Here is an open access link to an edited collection of essays on Southern African media issues – it’s not a new book, it was published in 2001, but is now out of print, so one of the editors, Keyan Tomaselli, has made it available on the website of the Centre for Communication, Media and Society at the University of KwaZula-Natal.
Even though it’s now a decade old, and politics and media have both moved on somewhat, it’s still a valuable resource, not least as a model of a certain sort of scholarly experiment. It’s notable as a product of a genuine intellectual dialogue of scholars from across the Southern African region, not just SA, and indeed, of South-South dialogue, involving as it did scholars from Jamaica too – this is the sort of dialogue pioneered by the cultural studies centre in Durban going back to the 1980s at least.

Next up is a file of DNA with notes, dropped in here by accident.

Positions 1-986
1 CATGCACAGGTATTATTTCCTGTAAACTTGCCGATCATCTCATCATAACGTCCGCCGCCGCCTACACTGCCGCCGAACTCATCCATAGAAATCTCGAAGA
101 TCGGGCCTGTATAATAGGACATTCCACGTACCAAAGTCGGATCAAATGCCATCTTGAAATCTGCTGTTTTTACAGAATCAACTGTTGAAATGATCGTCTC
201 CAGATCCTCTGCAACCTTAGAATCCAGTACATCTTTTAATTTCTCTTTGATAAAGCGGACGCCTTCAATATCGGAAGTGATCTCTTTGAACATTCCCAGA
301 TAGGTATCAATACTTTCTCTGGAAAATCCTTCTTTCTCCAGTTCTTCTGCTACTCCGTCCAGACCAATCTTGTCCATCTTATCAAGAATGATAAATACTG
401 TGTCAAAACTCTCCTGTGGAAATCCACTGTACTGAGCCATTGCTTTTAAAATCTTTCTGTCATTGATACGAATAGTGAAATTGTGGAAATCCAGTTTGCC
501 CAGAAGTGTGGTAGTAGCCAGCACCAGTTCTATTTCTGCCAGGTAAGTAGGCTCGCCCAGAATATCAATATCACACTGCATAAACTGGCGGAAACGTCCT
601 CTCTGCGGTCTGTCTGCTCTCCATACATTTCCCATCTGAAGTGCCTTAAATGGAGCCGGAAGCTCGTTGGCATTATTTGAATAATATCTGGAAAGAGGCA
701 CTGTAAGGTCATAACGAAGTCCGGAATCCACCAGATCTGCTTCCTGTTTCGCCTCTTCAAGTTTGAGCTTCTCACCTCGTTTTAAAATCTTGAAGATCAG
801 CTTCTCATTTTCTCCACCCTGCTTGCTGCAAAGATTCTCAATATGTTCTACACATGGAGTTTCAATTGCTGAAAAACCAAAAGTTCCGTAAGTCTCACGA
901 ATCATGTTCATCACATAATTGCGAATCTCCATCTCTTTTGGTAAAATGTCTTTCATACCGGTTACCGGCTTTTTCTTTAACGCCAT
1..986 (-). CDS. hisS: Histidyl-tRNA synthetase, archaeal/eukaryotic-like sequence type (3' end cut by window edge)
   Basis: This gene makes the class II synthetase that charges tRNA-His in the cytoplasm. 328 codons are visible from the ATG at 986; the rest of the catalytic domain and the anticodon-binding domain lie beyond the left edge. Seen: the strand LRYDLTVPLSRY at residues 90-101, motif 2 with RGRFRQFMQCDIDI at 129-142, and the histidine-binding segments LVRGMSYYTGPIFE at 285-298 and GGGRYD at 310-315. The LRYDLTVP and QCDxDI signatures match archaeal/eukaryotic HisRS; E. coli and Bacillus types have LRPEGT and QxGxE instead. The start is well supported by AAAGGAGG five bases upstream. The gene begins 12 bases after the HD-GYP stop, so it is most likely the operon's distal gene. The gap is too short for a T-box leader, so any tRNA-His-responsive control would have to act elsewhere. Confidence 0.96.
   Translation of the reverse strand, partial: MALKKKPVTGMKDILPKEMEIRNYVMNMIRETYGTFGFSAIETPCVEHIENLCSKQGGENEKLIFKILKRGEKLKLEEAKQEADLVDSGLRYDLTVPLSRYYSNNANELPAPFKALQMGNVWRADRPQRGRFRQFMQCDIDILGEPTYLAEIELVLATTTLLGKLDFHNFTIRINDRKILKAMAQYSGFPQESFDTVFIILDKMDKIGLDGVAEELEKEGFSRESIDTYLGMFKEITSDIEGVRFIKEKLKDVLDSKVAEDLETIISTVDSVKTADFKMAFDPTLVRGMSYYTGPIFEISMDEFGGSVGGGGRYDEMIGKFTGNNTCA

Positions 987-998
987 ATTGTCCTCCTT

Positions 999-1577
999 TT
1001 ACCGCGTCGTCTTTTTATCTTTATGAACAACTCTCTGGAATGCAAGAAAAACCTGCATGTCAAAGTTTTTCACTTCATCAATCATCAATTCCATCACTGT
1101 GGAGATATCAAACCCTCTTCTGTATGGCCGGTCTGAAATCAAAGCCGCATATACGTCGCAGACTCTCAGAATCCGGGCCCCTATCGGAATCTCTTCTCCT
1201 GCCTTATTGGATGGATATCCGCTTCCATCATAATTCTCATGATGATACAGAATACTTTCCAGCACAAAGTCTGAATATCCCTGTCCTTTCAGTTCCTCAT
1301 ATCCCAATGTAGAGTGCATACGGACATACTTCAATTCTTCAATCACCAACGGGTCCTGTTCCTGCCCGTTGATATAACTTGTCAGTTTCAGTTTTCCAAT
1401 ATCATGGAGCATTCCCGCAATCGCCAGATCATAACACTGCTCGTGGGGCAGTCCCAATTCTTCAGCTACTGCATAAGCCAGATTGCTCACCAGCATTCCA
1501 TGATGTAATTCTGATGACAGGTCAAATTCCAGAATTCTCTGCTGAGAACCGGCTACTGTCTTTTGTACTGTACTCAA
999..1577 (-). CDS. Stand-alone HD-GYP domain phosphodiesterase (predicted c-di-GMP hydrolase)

It is the product of a workshop held in 2000 in Durban, at what I now remember as having been an interesting turning point in regional history: the Hansie Cronje affair had just broken, leaving South African public culture reeling it seemed, and the violent repression of opposition in Zimbabwe also kicked-off at just about this time – a number of those attending the workshop flew in from, or were deeply engaged with politics in Zimbabwe.
My piece in the collection is about broadcasting and telecoms policy in South Africa and the broader region, and issues of democracy and scale more abstractly. Those were the days.